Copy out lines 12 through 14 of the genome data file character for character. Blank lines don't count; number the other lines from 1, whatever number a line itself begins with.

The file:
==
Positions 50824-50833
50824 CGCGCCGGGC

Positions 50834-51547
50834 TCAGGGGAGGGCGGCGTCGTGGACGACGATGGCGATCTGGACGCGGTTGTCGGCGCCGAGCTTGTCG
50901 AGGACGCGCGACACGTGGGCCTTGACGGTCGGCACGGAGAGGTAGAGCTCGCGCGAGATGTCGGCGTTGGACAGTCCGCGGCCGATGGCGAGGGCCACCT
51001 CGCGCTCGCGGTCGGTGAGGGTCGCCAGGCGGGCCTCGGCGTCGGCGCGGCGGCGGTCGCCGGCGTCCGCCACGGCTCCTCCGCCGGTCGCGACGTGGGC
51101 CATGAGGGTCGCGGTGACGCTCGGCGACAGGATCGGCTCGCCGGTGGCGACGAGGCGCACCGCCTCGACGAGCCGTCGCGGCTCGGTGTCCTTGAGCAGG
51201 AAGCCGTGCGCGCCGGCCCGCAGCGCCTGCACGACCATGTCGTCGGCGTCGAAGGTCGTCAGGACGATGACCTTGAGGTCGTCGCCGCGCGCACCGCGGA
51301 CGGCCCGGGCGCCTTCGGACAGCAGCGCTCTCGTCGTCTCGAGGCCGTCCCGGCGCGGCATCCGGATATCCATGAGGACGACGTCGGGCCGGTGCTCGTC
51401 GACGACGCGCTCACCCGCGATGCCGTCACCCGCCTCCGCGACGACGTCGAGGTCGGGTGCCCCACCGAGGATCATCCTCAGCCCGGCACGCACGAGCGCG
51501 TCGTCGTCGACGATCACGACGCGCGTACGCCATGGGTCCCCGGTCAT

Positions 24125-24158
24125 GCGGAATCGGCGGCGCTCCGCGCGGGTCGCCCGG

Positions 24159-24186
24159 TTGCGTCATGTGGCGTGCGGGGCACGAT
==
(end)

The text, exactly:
Positions 24125-24158
24125 GCGGAATCGGCGGCGCTCCGCGCGGGTCGCCCGG

Positions 24159-24186